Physics Stack Exchange is a question and answer site for active researchers, academics and students of physics. It's 100% free.

Sign up
Here's how it works:
  1. Anybody can ask a question
  2. Anybody can answer
  3. The best answers are voted up and rise to the top

It is a question vector calculus and Maxwell's laws. I put it this way. Let's say, we are working in a $3$-Dimensional space ( e.g $x\cdot y\cdot z = 4\cdot3\cdot2$, a certain room/class of that size ) .

Within this room, the heat obey a certain equation ( for e.g. $T = 25 + 5z$ ) .We know that heat flows from higher temperature regions to lower temperature regions. With this information in mind

How could I be able to determine the amplitude and the direction of travel of the thermal energy with the Del operator?

I'm not looking for a definitive response, but an equation that could give me potentially the result for the amplitude and the direction. I also want to know if thermal energy follows a loop pattern within my room (and be able to explain it mathematically by using the del operator once again of course)?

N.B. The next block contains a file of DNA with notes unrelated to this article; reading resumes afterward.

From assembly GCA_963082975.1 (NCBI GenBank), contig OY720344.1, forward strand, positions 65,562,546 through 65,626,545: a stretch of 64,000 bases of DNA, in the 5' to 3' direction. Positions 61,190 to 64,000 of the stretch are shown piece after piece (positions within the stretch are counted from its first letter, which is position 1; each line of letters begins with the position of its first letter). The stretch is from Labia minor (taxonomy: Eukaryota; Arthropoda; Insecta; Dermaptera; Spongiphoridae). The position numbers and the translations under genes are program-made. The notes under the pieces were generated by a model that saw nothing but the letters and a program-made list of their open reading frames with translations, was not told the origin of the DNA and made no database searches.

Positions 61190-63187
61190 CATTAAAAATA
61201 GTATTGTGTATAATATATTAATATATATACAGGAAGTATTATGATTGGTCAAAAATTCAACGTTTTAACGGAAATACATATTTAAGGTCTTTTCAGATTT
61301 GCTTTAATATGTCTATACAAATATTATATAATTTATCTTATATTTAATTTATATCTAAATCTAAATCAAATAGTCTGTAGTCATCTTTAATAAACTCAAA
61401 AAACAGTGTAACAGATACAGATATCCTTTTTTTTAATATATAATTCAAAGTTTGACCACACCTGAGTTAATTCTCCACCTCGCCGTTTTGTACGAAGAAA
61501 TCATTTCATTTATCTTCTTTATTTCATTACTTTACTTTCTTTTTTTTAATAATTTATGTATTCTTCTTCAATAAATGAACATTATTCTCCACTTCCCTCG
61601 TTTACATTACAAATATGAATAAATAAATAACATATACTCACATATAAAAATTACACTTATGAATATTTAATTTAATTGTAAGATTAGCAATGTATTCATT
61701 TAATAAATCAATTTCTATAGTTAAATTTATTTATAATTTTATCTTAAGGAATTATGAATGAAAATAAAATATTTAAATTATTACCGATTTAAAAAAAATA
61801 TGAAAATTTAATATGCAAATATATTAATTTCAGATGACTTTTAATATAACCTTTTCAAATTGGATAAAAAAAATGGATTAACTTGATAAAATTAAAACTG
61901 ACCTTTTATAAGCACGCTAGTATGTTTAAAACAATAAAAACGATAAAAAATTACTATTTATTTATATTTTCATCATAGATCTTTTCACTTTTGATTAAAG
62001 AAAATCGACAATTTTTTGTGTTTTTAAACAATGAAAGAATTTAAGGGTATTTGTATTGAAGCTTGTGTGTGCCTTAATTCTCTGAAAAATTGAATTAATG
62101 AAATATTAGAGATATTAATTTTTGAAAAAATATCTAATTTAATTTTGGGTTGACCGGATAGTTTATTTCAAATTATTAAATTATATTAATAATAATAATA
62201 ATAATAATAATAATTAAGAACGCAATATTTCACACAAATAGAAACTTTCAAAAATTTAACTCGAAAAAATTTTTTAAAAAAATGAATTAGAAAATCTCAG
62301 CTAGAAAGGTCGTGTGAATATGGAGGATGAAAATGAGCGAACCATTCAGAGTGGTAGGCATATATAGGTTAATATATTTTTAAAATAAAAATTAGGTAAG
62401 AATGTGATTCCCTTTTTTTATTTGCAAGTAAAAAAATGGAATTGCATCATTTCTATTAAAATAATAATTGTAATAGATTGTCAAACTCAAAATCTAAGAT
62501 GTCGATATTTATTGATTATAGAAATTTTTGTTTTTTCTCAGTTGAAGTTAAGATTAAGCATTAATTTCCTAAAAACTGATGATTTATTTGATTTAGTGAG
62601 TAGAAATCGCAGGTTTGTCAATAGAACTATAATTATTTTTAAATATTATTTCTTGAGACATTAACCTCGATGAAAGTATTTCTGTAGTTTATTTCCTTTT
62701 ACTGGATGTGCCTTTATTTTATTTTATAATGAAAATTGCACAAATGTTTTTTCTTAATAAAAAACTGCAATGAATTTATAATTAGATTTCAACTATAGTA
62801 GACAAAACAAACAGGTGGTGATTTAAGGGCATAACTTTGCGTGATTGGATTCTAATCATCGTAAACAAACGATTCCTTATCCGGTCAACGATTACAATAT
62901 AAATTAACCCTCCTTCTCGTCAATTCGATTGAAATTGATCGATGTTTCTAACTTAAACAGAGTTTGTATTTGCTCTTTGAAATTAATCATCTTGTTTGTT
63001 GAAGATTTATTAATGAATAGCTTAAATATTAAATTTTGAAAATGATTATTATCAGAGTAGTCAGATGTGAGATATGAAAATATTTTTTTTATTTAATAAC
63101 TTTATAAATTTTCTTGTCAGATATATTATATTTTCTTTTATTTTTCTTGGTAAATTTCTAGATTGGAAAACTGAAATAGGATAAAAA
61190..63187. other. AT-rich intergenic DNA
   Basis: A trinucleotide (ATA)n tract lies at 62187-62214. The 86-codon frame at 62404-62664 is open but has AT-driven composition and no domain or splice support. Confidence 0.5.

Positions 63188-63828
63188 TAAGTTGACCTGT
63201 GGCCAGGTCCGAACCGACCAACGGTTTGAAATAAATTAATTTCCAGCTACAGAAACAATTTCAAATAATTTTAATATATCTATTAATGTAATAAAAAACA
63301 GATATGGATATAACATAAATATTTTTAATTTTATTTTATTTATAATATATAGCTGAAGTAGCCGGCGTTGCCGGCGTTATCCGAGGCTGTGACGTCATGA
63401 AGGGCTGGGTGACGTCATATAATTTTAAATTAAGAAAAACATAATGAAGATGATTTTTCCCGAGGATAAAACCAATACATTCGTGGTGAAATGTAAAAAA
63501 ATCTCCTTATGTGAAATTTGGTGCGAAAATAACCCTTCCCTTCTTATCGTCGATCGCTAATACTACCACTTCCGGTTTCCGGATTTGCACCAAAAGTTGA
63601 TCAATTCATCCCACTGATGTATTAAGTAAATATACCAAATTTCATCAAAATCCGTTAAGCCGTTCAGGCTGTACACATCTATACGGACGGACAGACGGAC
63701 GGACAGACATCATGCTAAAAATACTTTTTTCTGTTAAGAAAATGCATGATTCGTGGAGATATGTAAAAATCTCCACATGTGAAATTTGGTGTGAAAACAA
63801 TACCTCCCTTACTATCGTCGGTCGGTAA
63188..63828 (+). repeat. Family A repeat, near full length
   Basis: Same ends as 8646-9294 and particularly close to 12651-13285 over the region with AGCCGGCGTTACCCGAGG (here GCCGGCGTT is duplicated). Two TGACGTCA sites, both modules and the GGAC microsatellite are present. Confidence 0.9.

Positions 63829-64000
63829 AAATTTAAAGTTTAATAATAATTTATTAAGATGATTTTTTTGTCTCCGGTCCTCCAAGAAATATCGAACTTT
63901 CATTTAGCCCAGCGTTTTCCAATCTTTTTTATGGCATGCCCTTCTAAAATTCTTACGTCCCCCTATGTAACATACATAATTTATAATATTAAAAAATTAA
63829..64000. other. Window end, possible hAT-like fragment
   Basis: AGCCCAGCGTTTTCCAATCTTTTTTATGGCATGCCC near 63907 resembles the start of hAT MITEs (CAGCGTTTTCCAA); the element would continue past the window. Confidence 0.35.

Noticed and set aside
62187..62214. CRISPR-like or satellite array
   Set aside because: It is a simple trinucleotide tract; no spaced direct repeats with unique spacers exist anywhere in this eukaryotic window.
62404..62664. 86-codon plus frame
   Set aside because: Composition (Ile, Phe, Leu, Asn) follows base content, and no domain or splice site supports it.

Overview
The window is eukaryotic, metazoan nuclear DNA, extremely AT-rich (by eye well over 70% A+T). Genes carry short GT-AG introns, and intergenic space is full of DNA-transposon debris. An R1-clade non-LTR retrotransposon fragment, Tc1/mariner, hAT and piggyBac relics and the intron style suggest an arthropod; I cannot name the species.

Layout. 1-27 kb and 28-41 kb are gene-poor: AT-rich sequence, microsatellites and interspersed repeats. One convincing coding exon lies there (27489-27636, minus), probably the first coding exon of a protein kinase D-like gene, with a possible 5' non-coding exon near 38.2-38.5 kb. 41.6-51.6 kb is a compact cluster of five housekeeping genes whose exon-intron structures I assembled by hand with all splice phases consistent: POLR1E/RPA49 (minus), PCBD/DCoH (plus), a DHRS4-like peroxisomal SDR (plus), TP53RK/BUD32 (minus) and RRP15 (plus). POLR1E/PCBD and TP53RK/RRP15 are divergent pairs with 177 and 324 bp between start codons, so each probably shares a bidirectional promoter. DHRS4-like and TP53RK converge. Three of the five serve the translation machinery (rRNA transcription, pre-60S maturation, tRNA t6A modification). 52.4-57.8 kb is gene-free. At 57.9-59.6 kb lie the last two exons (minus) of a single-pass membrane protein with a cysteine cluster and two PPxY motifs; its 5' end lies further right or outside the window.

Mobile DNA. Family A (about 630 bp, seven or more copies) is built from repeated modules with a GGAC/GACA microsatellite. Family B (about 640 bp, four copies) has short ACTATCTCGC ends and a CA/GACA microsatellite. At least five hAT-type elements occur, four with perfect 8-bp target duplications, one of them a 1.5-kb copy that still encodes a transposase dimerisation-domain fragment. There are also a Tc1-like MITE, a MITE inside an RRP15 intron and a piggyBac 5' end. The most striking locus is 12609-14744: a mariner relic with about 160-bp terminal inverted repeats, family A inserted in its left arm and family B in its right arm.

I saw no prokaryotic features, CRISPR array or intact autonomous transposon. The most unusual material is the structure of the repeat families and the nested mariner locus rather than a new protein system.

You can find the lecture source here.

From those, we are able to get the Amplitude:

For one dimensional heat flow, we have $q= k \dfrac{T_2-T_1}{L}$ , where $T_1$ and $T_2$ are terminal temperatures and $L$ is the length of the material. Switching to $3$-D spaces, we need to look at the fourier system of the heat transfer before proceeding further. $\dfrac{q_x}{A}= - K \dfrac{dT}{dx}$. So integrating we obtain $$\dfrac{q_x}{A}\large \int_{0}^{L} \ dx= -k \int_{T_1}^{T_2} \ dT.$$

So given that the heat flow ( rate of conduction ) in the $3$-D space $(x,y,z)$ is given by the following equation $$ q= - k \nabla T = - k \bigg( \hat{i} \dfrac{\partial T}{\partial x}+\hat{j} \dfrac{\partial T}{\partial y}+\hat{k} \dfrac{\partial T}{\partial y}\bigg).$$The negative sign, there indicates the transfer of heat from one place to another. So we can simply substitute the heat equation in the place of $T$ and compute the partial derivatives to get the rate of flow of heat.

What about the direction?

share|cite|improve this question

Actually you already wrote the answer, $\bf{\nabla} T$ is actually a vector that points in the direction where the temperature rises the steepest. So minus this vector is the direction where the temperature falls the steepest.

share|cite|improve this answer

Your Answer


By posting your answer, you agree to the privacy policy and terms of service.

Not the answer you're looking for? Browse other questions tagged or ask your own question.